PubMed Abstract | CrossRef Full Text | Google Scholar

33. Wang YP, Gorenstein C. Psychometric properties of the Beck Depression Inventory-II: a comprehensive review. Rev Bras Psiquiatr (2013) 35(4):416–31. doi:10.1590/1516-4446-2012-1048

PubMed Abstract | CrossRef Full Text | Google Scholar

34. Subica AM, Fowler JC, Elhai JD, Frueh BC, Sharp C, Kelly EL, et al. Factor structure and diagnostic validity of the Beck Depression Inventory-II with adult clinical inpatients: comparison to a gold-standard diagnostic interview. Psychol Assess (2014) 26(4):1106–15. doi:10.1037/a0036998

PubMed Abstract | CrossRef Full Text | Google Scholar

35. Cetorelli V, Burnham G, Shabila N. Prevalence of non-communicable diseases and access to health care and medications among Yazidis and other minority groups displaced by ISIS into the Kurdistan Region of Iraq. Confl Health (2017) 11:4. doi:10.1186/s13031-017-0106-0

CrossRef Full Text | Google Scholar

36. Sheehan DV, Lecrubier Y, Sheehan KH, Amorim P, Janavs J, Weiller E, et al. The Mini-International Neuropsychiatric Interview (M.I.N.I.): the development and validation of a structured diagnostic psychiatric interview for DSM-IV and ICD-10. J Clin Psychiatry (1998) 59(Suppl 20):22–33.

PubMed Abstract | Google Scholar

37. Franklin CL, Sheeran T, Zimmerman M. Screening for trauma histories, posttraumatic stress disorder (PTSD), and subthreshold PTSD in psychiatric outpatients. Psychol Assess (2002) 14(4):467–71. doi:10.1037/1040-3590.14.4.467

PubMed Abstract | CrossRef Full Text | Google Scholar

38. Elhai JD, Franklin CL, Gray MJ. The SCID PTSD module’s trauma screen: validity with two samples in detecting trauma history. Depress Anxiety (2008) 25(9):737–41. doi:10.1002/da.20318

PubMed Abstract | CrossRef Full Text | Google Scholar

39. Goldman HH, Skodol AE, Lave TR. Revising axis V for DSM-IV: a review of measures of social functioning. Am J Psychiatry (1992) 149(9):1148–56. doi:10.1176/ajp.149.9.1148

PubMed Abstract | CrossRef Full Text | Google Scholar

40. Sonne C, Carlsson J, Bech P, Vindbjerg E, Mortensen EL, Elklit A. Psychosocial predictors of treatment outcome for trauma-affected refugees. Eur J Psychotraumatol (2016) 7:30907. doi:10.3402/ejpt.v7.30907

CrossRef Full Text | Google Scholar

41. Committee on the Family of the Group for the Advancement of Psychiatry. Global Assessment of Relational Functioning Scale (GARF): I. Background and rationale. Group for the Advancement of Psychiatry Committee on the Family. Fam Process (1996) 35(2):155–72. doi:10.1111/j.1545-5300.1996.00155.x

PubMed Abstract | CrossRef Full Text | Google Scholar

42. Hilsenroth MJ, Ackerman SJ, Blagys MD, Baumann BD, Baity MR, Smith SR, et al. Reliability and validity of DSM-IV axis V. Am J Psychiatry (2000) 157(11):1858–63. doi:10.1176/appi.ajp.157.11.1858

PubMed Abstract | CrossRef Full Text | Google Scholar

43. Stein MB, Hilsenroth M, Pinsker-Aspen JH, Primavera L. Validity of DSM-IV axis V global assessment of relational functioning scale: a multimethod assessment. J Nerv Ment Dis (2009) 197(1):50–5. doi:10.1097/NMD.0b013e3181923ca1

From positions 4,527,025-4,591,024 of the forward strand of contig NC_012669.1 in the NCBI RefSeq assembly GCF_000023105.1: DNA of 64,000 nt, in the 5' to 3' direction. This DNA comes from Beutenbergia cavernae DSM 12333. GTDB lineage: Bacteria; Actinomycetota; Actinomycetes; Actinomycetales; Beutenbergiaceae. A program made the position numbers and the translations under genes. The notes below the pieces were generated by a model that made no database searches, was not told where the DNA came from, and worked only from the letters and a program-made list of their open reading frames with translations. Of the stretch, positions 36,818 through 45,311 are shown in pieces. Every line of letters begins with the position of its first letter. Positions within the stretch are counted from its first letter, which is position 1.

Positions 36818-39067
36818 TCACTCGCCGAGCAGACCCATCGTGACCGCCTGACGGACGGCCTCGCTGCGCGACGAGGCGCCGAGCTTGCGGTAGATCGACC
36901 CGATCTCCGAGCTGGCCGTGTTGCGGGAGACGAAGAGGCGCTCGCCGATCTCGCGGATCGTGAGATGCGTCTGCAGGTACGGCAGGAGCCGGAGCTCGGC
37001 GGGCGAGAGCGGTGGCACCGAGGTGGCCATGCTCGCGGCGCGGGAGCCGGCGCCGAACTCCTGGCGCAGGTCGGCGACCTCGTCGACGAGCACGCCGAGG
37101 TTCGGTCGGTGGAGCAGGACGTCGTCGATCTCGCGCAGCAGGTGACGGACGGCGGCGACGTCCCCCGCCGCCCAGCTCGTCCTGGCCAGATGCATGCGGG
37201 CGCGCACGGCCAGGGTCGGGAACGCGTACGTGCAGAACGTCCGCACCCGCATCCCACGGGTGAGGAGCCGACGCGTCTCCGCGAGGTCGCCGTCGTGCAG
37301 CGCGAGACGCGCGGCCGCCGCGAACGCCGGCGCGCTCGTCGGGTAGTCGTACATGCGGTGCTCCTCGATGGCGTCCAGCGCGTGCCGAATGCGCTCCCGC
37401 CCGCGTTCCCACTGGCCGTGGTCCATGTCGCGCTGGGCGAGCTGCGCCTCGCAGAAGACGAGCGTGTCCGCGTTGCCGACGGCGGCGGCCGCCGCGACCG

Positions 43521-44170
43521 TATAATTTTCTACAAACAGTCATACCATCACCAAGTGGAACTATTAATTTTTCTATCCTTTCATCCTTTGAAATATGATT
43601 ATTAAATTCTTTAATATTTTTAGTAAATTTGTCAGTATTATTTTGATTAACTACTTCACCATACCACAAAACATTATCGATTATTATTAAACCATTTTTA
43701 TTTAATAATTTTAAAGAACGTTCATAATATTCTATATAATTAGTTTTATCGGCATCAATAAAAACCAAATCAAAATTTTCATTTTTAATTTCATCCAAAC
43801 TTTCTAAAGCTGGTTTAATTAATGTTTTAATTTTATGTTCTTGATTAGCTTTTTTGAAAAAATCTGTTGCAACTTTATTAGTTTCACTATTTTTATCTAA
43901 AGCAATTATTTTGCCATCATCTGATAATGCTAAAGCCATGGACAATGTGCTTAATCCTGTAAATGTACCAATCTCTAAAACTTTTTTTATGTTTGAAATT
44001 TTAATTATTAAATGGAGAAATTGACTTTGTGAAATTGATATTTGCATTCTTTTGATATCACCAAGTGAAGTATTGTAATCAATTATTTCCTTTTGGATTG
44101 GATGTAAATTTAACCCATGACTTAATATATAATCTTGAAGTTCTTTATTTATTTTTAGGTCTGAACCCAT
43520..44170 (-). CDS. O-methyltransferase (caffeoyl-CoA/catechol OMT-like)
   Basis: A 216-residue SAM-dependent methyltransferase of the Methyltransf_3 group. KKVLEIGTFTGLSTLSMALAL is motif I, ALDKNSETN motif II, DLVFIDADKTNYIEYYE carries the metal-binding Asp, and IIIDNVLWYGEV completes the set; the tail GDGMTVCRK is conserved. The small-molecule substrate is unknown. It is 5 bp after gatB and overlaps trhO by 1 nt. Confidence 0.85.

PubMed Abstract | CrossRef Full Text | Google Scholar

44. Tritt K, Heymann FV, Zaudig M, Lynch S, Probst T, Söllner W, et al. The ICD-10-Symptom-Rating (ISR) – Brief Description (2013). Available: from: http://www.iqp-online.de/index.php?mact=Uploads,m0c712,getfile,1&m0c712upload_id=11&m0c712returnid=65&page=65

Google Scholar

45. Dittmann V, Dilling H. Chapter V (F) of ICD-10: mental, behavioural and developmental disorders – introduction and overview. Pharmacopsychiatry (1990) 23(Suppl 4):137–41. doi:10.1055/s-2007-1014552

CrossRef Full Text | Google Scholar

46. Okasha A, Seif el Dawla A. Reliability of ICD-10 research criteria: an Arab perspective. Acta Psychiatr Scand (1992) 86(6):484–8. doi:10.1111/j.1600-0447.1992.tb03302.x

PubMed Abstract | CrossRef Full Text | Google Scholar

47. Daradkeh TK, Saad A. The reliability and validity of the proposed axis V (disabilities) of ICD-10. Br J Psychiatry (1994) 165(5):683–5. doi:10.1192/bjp.165.5.683

PubMed Abstract | CrossRef Full Text | Google Scholar

48. Mussigbrodt H, Michels R, Malchow CP, Dilling H, Munk-Jorgensen P, Bertelsen A. Use of the ICD-10 classification in psychiatry: an international survey. Psychopathology (2000) 33(2):94–9. doi:10.1159/000029127

PubMed Abstract | CrossRef Full Text | Google Scholar

49. Kinzie JD. Medical approach to the management of traumatized refugees. J Psychiatr Pract (2016) 22(2):76–83. doi:10.1097/pra.0000000000000135

CrossRef Full Text | Google Scholar

50. Nasiroglu S, Ceri V. Posttraumatic stress and depression in Yazidi refugees. Neuropsychiatr Dis Treat (2016) 12:2941–8. doi:10.2147/ndt.s119506

PubMed Abstract | CrossRef Full Text | Google Scholar

51. Strain JJ, Diefenbacher A. The adjustment disorders: the conundrums of the diagnoses. Compr Psychiatry (2008) 49(2):121–30. doi:10.1016/j.comppsych.2007.10.002

PubMed Abstract | CrossRef Full Text | Google Scholar

52. Patra BN, Sarkar S. Adjustment disorder: current diagnostic status. Indian J Psychol Med (2013) 35(1):4–9. doi:10.4103/0253-7176.112193

PubMed Abstract | CrossRef Full Text | Google Scholar

53. Maercker A, Einsle F, Kollner V. Adjustment disorders as stress response syndromes: a new diagnostic concept and its exploration in a medical sample. Psychopathology (2007) 40(3):135–46. doi:10.1159/000099290